It’s been an emotional week for Matt Roper - slayed by the flu and under siege from an unopened tax return on the doormat, he found himself sobbing when Breakfast at Tiffany’s Holly Golightly kicks the cat out of the taxi and into the New York rain at the end of the film
It’s been a terrible few days here in New York City which began with a nasty wave of the flu, followed by a huge flood in the bathroom, then finally ended in a tsunami of mail that turned out to be tax return documents requiring my immediate attention.
About three hours before the gig last Sunday I started to feel dreadful. Suddenly I came under attack from a huge headache with a congestion in the face (translation: full of snot) but thinking of the fee I was to earn a few hours later (translation: nominal stipend) I found myself downing two anti-cold tablets (translation: nasty but useful pills available over-the-counter at almost any deli/bodega/supermarket) to get me through the show. Why? Because I’m a bloody trouper (translation: I need the cash).
By Monday morning I could barely lift my body out of bed.
Just plenty of soup, sleep and a few films.
But the one thing that has been dancing around my mind since the start of this bout of illness is how I could endure three hours of The Dark Charisma of Adolf Hitler without feeling even an ounce of emotion, yet the way Holly Golightly – the incredible Audrey Hepburn – treats her cat towards the end of Breakfast at Tiffany’s had the tears rolling down this puffy, snot-filled, flu-ridden face of mine.
I understand how and why the Führer rose to power but what I don’t understand is why Audrey Hepburn kicks her cat out of the taxi door and onto the street into a nasty rainstorm on her way to the airport. People say they find it such a charming film but I didn’t find it charming at all. I think there’s a dark and cruel current running right the way through its godforsaken story. And the coldness with which she ejects that cat from the back seat of the car before casually lighting a cigarette and telling the driver “let’s go!” had me thinking that Audrey Hepburn would have been perfectly at home addressing the Nuremberg rally.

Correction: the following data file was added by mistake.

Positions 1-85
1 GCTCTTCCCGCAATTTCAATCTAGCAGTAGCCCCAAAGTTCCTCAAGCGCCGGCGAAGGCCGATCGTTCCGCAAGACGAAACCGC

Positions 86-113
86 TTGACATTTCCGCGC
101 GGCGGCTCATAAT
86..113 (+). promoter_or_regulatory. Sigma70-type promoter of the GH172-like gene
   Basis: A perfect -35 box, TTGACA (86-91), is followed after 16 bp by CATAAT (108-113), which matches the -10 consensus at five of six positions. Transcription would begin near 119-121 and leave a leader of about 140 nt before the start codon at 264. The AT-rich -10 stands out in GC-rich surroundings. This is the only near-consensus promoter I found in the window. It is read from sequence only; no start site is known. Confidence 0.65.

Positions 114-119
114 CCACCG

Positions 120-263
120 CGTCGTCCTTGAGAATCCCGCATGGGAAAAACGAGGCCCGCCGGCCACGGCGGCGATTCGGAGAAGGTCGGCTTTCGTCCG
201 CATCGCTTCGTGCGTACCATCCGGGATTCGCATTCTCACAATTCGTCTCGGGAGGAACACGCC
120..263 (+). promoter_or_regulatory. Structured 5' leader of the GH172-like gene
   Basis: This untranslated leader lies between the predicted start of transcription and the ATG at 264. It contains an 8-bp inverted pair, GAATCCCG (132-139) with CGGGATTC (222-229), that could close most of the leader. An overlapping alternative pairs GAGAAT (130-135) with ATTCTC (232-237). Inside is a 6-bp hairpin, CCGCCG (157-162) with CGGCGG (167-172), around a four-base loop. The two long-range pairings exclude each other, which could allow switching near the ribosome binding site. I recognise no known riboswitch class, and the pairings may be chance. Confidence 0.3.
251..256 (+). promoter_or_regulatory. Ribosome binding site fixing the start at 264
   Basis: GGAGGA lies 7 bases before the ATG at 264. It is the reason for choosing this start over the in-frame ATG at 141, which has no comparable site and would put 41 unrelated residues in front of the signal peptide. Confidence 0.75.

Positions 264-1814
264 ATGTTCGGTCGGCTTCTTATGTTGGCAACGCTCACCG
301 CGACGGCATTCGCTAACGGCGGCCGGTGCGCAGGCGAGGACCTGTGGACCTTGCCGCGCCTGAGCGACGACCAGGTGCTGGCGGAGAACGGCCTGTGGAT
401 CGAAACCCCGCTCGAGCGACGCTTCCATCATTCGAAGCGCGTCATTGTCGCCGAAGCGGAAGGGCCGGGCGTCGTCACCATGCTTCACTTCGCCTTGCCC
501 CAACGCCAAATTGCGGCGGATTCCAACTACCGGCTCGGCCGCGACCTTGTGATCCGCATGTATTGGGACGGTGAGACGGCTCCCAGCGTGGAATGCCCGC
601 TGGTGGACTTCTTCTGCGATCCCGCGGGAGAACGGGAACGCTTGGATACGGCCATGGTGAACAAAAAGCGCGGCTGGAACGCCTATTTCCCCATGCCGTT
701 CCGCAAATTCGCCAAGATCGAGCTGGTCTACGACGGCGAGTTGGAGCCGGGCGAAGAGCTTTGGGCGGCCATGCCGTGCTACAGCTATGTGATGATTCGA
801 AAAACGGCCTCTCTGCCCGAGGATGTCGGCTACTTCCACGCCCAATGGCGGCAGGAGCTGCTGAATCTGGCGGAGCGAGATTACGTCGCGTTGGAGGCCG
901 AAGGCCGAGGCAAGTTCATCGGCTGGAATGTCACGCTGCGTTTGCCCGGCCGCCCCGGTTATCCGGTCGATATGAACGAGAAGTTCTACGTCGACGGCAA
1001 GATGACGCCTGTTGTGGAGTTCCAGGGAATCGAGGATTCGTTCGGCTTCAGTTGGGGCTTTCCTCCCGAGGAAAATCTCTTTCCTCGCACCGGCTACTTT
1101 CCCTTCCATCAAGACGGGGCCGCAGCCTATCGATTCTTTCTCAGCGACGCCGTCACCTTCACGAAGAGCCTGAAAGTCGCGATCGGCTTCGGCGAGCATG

You know what that is? It’s the sign of a good actor.
What isn’t the sign of a good actor is the flatmate who swears it wasn’t her who left the taps running in the bathroom, while rushing around trying to find towels and becoming increasingly red in the face about it. But why deny it? Accidents happen. My flatmate is not living in Germany, 1936 and we are not trying to survive life under a fascist regime. Yet.
The old cliché about life in this city is that you never really get to know your neighbours. Perhaps the established cliché these days should be that you never really get to know your flatmates. But one way of getting to know your neighbours at least is by sending water down to them via their ceiling.
You can’t write this stuff. Who needs fiction when you live a life like this?
Yes. The flu is a horrible thing, the way it knocks your body and your brain about. It has even managed to kill people this season and all of this makes me realise that we should never take our health for granted. Especially in this country where people’s laptops have better insurance than they do.
As for the tax returns, the envelopes remain unopened and safely out of sight in the second drawer down until I’m back on my feet and ready to deal with them.
But isn’t government-related mail a strange thing? I can almost hear it crying out for attention as I sit here writing and if I was half the person Audrey Hepburn is at the end of Breakfast at Tiffany’s I’d be kicking it right out of the flat and onto the street in the pouring rain.
Matt Roper is a British comedian based in New York City. His relationship with Lush goes back to 2011 when he appeared before the muddy festival-goers of Lushfest, returning the following year to curate the line-up of the comedy stage. As he travels around the world, he shares his musings with us here in a series of writings - a sifting of thought from a restless but always seeking imagination.
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